Should You Date Someone With A Lot of Debt?
IT’S OK TO TALK DEBT EARLY IN THE RELATIONSHIP — BUT DO IT STRATEGICALLY
Whenever we go on those first few dates, we should be trying to determine not just if we “click” with our match, but also, experts say, if they’re responsible, emotionally mature, and honest. According to psychologist Yvonne Thomas, Ph.D., these adjectives often describe someone who is smartly handling their debt.
Though we don’t want to open up a date with the invitation to go over tax returns and account balances, Thomas says it’s better to broach the topic before anyone is fully invested — no pun intended. The trick is to inquire without interrogating, which can sometimes feel like a fine line.
“It is important to discuss things in a way that allows you to gain an understanding and clarity about that person’s situation while having him feel emotionally safe and not judged,” she continues. “Otherwise, the other person may be unwilling to share or be as honest with you as is needed for you to get a true picture of his financial situation.”
Consider asking questions like: “When you think about the next five years, do you see yourself buying a home?” or “I feel really lucky I didn’t come out of college with a ton of debt, what about you?” or even more to the point: “It may sound a little nerdy, but I love things like investing, saving, and budgeting. Is that kind of thing a part of your life?” This makes the discussion a conversation, rather than an inquisition, and gives us the opportunity to stress why finances can be a deal breaker within a partnership.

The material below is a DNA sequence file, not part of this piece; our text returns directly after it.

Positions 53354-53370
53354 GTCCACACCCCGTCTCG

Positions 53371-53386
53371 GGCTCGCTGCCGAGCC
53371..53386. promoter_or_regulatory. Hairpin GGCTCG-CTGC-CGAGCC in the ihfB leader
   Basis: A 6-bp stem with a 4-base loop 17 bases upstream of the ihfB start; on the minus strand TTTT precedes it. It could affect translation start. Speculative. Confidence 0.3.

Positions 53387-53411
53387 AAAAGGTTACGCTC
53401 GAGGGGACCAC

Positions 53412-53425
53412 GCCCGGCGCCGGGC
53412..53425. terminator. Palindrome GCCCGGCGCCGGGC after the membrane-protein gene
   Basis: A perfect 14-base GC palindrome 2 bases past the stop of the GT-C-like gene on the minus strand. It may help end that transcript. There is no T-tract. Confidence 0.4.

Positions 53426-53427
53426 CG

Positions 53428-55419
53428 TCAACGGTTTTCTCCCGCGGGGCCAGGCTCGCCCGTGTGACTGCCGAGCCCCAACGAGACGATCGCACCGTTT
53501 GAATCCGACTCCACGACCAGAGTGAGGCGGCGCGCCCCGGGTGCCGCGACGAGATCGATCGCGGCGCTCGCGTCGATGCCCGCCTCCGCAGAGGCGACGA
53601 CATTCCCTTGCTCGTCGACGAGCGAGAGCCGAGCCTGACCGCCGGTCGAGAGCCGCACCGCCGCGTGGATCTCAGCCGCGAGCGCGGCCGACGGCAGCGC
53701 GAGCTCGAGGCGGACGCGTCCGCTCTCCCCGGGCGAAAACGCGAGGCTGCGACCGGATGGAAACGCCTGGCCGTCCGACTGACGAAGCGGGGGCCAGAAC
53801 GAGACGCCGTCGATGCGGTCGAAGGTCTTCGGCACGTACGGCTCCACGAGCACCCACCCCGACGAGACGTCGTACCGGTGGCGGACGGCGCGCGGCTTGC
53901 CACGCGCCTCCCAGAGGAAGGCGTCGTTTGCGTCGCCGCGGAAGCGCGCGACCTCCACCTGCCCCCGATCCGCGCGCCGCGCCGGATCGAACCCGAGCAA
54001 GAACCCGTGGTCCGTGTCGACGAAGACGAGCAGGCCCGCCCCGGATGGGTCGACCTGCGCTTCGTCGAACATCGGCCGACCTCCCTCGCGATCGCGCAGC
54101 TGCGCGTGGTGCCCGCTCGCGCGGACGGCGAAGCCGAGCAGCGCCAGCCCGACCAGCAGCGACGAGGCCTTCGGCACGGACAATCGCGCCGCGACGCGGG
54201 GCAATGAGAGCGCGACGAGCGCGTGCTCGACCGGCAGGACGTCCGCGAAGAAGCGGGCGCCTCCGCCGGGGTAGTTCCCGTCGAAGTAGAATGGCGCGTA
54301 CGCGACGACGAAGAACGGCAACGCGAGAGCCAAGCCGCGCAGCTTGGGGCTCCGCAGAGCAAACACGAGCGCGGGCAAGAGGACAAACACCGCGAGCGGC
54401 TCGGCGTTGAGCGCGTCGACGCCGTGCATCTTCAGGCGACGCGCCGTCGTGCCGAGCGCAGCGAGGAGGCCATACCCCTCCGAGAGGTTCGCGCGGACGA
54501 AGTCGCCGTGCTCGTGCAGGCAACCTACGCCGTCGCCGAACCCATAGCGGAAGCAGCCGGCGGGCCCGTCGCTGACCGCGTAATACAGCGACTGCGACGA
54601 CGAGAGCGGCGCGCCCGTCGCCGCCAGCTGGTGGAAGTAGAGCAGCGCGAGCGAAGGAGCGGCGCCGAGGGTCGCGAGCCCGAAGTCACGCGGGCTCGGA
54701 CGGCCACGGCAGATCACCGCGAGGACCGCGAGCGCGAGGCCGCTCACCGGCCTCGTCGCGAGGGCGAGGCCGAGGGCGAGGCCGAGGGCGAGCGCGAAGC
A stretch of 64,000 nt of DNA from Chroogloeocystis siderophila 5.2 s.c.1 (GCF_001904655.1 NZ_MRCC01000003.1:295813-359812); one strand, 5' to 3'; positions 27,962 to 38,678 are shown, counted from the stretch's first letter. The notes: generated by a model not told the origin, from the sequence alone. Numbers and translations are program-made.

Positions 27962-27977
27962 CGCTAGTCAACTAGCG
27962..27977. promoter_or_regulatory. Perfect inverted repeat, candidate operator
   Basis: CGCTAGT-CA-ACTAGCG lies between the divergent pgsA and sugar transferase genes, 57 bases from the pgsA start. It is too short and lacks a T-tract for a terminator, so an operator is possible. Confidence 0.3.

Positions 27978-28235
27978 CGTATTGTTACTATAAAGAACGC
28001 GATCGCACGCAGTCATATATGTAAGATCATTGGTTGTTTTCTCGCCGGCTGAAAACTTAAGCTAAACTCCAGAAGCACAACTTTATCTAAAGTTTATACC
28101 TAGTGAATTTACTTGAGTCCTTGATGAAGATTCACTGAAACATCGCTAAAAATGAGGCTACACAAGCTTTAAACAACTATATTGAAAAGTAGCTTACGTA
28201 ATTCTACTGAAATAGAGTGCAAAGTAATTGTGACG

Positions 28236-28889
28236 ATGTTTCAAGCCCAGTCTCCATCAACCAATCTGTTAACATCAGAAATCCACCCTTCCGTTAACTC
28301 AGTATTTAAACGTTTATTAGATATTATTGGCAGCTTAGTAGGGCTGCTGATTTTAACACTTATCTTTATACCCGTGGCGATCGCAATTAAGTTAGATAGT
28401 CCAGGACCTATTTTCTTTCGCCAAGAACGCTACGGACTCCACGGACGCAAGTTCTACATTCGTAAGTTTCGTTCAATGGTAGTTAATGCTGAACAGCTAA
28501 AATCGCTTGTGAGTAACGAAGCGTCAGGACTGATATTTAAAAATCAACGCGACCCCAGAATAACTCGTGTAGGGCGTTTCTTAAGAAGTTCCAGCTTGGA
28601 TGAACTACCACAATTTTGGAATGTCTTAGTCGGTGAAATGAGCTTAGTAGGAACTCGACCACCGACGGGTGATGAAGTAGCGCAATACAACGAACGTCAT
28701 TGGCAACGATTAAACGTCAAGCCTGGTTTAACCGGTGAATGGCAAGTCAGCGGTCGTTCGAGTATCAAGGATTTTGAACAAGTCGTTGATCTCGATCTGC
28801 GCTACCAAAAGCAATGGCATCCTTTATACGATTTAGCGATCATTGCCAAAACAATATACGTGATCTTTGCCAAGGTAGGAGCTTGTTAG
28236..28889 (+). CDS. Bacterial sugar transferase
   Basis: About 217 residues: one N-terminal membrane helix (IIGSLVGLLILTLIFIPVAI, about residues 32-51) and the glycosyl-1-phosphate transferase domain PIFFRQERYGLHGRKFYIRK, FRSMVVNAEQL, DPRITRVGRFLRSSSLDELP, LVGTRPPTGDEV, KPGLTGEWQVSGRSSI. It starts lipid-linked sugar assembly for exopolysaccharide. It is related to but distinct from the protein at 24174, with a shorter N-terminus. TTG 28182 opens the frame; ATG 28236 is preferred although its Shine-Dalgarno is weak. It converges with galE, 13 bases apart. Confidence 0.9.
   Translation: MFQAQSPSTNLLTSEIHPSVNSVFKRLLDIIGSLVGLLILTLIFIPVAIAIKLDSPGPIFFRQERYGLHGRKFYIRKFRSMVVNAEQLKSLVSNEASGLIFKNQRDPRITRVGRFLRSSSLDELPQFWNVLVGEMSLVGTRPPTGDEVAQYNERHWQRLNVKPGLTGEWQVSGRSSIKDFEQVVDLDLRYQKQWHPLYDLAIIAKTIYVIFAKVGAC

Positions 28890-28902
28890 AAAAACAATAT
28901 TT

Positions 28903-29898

Thomas says it could also indicate if our date has reasonable debt — like student loans — or frivolous spending habits that make their credit card bills unmanageable. If they’re in the latter group, it could indicate a problem beyond budgeting that verges on you not being able to trust the person.
“If the lifestyle they live includes excessive travel, luxury shopping and other extras, and that doesn’t align with the job they have, then there might be a problem,” says Jeremy Straub, CEO of Coastal Wealth. “Someone that dodges financial questions and avoids the subject at all costs — there might be something more to the story they don’t want to be discovered.”
AND WHAT IF YOU’RE THE ONE WITH DEBT ISSUES?
If you have a lot of debt, you may find it difficult to speak candidly and openly about your situation. Even so, you have to be honest. Thomas suggests having the conversation in the early stages of dating to avoid misleading your match. If you need help diving in, she suggests a script along the following lines:
“I want to let you know that I like you, and that I need to tell you something that isn’t comfortable for me to talk about, but I think you should know. Right now, I am currently dealing with a lot of debt from college loans and a car payment. However, I am able to pay my loans without having to use credit cards, and I am paying things off on time. So I am managing my debt in a positive way without adding more debt onto my plate. I just wanted to let you know this information, and let you know that I’m happy to discuss the subject further with you if you’d like.”
Bottom line? Communication — and smart money habits — make for a happy union.
Yvonne Thomas is a Psychologist in Los Angeles. To read the full article “Should You Date Someone With A Lot of Debt” visit hermoney.com